Credit cards can either be a good decision or the WORST decision you have ever made in your life. If you were to search “Things to do when you turn 18” credit cards rank highly amongst the top 10 but the dangers and benefits of a credit card are severely overlooked. They can have you wishing you never got a credit card in the first place.
Most people are expecting to go into debt in order to fund a large purchase such as a car or home at some point in their life. For this reason, a credit card can be beneficial in order to build your credit score.
On the other hand, if you are already bad with controlling your spending you should stay clear of credit cards as they will drag you into years and years of debt.
- What are credit cards?
- Should I get one?
- Why you shouldn’t get one
What are credit cards?
A credit card is a card issued from a bank that allows you to make purchases on credit. Credit cards differ from debit cards because you are using borrowed money (money that is not yours) that you are required to repay.
CREDIT CARDS ARE NOT MONEY.
There are a number of different cards that you are able to apply for but the main ones issued to students are cashback cards and reward cards. These cards will likely have zero annual fees and be a good starting point for the majority of people.
Cashback cards will pay you back a percentage of what you spend on eligible purchases. This amount is usually around 1%.
Reward cars will give you points on eligible purchases that you can utilize at a later date.
There may also be options for travel rewards cards and other high percentage cashback cards that come at an annual fee. It is likely that the rewards that you will receive will not be greater than the annual fee given your expenditure at this point in your life although it is definitely something to consider on a case by case basis. A $500 credit limit, $0 annual fee card with definitely get the job done.
It is important to go in knowing what you want because banks are constantly willing to issue more credit to you than you can afford. Credit card fees are a major source of a bank’s income so they are always looking to capitalize on the ill-informed.
It should become a part of your routine to pay off your credit card every two weeks and not carry a balance over a month. Doing this will make sure you do not incur any interest charges on the money you owe.
Should I get one?
Unless you have a significant amount of wealth you will be applying for a mortgage or car loan at some point in your life. Developing a good credit score is essential for reducing the amount of interest you have to pay on the money you borrow and save you thousands of dollars. A credit card is a great way of building your credit score. I will be using the TransUnion credit score in my discussion.
Your credit can range anywhere from 300 to 850.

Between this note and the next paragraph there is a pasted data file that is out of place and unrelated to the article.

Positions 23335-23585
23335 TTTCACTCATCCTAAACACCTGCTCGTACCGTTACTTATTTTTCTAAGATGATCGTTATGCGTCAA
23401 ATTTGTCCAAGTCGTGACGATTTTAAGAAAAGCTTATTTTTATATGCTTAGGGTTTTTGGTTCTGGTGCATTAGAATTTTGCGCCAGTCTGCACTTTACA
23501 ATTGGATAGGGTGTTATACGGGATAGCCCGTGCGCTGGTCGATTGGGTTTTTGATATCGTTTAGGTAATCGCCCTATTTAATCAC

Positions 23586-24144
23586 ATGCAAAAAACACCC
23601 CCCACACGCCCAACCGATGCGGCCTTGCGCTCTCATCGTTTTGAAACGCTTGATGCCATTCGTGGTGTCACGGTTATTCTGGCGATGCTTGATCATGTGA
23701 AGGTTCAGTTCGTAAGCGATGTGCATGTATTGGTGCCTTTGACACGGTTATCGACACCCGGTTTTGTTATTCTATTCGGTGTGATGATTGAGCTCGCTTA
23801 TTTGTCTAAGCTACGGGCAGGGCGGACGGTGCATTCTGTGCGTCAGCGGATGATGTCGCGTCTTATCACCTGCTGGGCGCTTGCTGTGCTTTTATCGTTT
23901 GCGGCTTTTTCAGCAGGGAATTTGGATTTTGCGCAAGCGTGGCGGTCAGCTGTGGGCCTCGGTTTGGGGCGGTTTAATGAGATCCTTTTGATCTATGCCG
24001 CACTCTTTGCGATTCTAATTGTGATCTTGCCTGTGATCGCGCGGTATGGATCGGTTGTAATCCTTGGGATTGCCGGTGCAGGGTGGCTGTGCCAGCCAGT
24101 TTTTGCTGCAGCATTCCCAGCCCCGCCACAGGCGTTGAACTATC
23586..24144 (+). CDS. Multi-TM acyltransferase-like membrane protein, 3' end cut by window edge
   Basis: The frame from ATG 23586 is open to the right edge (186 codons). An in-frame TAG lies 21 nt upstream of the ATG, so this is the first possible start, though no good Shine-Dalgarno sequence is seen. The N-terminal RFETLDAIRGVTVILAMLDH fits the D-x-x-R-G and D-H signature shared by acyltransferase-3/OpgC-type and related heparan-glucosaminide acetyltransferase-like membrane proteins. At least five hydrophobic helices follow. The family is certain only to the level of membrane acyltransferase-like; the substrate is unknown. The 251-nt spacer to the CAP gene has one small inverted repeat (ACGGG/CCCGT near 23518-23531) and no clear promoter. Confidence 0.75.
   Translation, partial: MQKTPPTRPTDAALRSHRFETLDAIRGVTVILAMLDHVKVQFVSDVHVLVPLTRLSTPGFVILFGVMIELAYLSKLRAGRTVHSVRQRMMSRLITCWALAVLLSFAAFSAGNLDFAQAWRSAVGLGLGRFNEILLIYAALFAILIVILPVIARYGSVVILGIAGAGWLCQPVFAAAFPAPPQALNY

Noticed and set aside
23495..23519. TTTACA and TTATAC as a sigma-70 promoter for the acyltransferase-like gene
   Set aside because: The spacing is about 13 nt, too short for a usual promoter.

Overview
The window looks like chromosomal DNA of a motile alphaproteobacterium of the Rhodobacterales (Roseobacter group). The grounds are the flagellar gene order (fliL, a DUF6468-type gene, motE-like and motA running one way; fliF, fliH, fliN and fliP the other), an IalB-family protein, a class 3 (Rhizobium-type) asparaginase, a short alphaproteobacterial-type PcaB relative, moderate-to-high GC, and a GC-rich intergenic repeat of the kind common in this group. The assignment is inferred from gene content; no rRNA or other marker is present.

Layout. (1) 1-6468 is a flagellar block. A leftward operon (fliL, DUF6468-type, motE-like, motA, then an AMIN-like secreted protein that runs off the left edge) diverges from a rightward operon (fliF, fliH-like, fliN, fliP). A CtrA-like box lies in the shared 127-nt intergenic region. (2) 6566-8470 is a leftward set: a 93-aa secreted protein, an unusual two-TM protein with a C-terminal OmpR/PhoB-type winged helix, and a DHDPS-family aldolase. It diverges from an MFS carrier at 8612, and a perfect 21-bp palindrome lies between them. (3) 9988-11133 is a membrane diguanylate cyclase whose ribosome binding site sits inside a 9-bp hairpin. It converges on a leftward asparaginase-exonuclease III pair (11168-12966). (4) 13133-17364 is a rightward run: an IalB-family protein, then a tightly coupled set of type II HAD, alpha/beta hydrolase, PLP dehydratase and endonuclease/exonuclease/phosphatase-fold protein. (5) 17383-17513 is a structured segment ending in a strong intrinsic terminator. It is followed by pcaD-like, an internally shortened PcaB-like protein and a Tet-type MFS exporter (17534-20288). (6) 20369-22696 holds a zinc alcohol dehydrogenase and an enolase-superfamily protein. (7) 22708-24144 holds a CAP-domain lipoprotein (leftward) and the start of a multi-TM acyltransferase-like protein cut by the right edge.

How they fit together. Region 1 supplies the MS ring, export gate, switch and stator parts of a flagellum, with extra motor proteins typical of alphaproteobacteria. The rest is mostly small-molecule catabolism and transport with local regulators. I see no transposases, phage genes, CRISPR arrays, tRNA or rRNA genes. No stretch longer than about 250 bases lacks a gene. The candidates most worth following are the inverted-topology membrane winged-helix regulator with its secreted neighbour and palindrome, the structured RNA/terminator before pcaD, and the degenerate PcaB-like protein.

Your credit score is broken down into a few categories: Utilization, payment history, balances, depth of credit, new credit, and available credit. We can go more in-depth on these in a later blog.
Your credit card should replace your debit card for small everyday purchases in order to capitalize on the benefits of the card. As long as you can pay off your card and not carry a balance you can build your credit score and avoid fees. The benefits are pretty good as you increase your chance of qualifying for lower percentage loans and saving you tons of money in the future.
But, there are two sides to every story.
Why you shouldn’t get one
If you already have trouble spending money a credit card can ruin your credit score and put you into virtually irreversible debt. The credit that becomes available for you from credit cards will act as a catalyst for your financial actions. If you were already good with money you’ll be fine, if you are bad with money you’ll only be worse off.
If you carry a balance on your credit card you will be paying around 20% extra on the money you owe. If you carry $100 to the next month you now owe $120. I think you can see how bad this can get on a larger scale. Along the way, you will also be ruining your credit score and borrowing money will cost you more in the future.
If you don’t have the money in your debit account do not spend the money on your credit card. You won’t be able to pay it off and you will hate yourself in the future. A rule of thumb is if you cant buy 10 of them you can’t afford to buy one of them.
People also justify their purchases all the time by saying I get 1% back on my card. Do not get stuck in the trap of spending to get money back. If you don’t buy a $100 item you didn’t lose out on 1% you saved 100%. As humans we are very good at convincing ourselves that we need to purchase something, avoid this urge as much as possible. I would recommend reading my previous blogs on saving and budgeting for more about allocating your money and using your money wisely.
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